A new study by scientists at the Salk Institute in La Jolla, California, has found that metabolic disorders such as obesity can be corrected by a type of intermittent fasting, in which a person eats all of his or her calories for a day within a 10-hour window of time, according to the new study published on Thursday in the journal Cell Metabolism. The type of intermittent fasting called "time-restricted feeding," or TRF, not only prevented obesity in mice, it did so without changing the type of foods they ate, or their level of physical activity.
But preventing unhealthy weight gain was far from the only benefit of TRF found by the Salk Institute researchers.
"For many of us, the day begins with a cup of coffee first thing in the morning and ends with a bedtime snack 14 or 15 hours later," Satchidananda Panda, senior author of the study, said, as quoted by Science Daily. "But restricting food intake to 10 hours a day, and fasting the rest, can lead to better health, regardless of our biological clock."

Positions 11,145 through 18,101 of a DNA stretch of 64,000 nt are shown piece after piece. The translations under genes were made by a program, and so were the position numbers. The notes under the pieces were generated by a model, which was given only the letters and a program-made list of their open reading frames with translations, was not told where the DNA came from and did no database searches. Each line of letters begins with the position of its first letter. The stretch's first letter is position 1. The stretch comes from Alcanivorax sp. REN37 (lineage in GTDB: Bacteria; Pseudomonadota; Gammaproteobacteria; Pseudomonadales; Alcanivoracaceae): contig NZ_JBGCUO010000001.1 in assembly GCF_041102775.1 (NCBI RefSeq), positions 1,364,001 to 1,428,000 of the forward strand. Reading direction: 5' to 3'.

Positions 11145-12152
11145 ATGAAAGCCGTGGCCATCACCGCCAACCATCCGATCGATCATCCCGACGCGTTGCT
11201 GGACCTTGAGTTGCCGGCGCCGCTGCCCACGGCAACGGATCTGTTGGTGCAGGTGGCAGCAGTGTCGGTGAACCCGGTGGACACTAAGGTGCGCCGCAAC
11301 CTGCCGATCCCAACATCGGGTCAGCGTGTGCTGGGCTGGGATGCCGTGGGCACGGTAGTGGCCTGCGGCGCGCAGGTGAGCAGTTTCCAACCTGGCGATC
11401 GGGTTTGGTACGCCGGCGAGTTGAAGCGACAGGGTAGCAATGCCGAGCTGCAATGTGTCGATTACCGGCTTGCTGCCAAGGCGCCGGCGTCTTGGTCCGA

"TRF restores rhythms in feeding-fasting, metabolic, and nutrient-sensing pathways, (and) prevents fatty liver, dyslipidemia, and glucose intolerance in clock mutant mice," the Cell Metabolism paper said. "Clock mutant" mice are mice who lack the normal biological, or "circadian" clock believed essential for maintaining a healthy metabolism.
Mice who were missing the gene that regulates the body's clock were more susceptible to diabetes, high cholesterol, and fatty liver — but restricting their feedings to a 10-hour "window" with fasting for the other 14 hours per day allowed the mice to remain healthy and at a normal weight, according to a report on the study by Newsweek.
"This was an unexpected finding," said Panda, as quoted by Research & Development Magazine. "In the past, we have assumed that the circadian clock had a direct impact on maintaining a healthy metabolism, but this puts water on that fire. Our research suggests that the primary role of the clock is to produce daily eating-fasting rhythms, and that metabolic disease is only a consequence of disrupted eating behavior."
The researchers also found that what the mice ate was less important than when they ate it. Mice on a high fat diet who were given 24-hour access to food became obese, while mice who ate the same diet and same caloric intake, but restricted feeding to the 10-hour "window," remained healthy and did not get fat, according to the Science Daily summary of the study.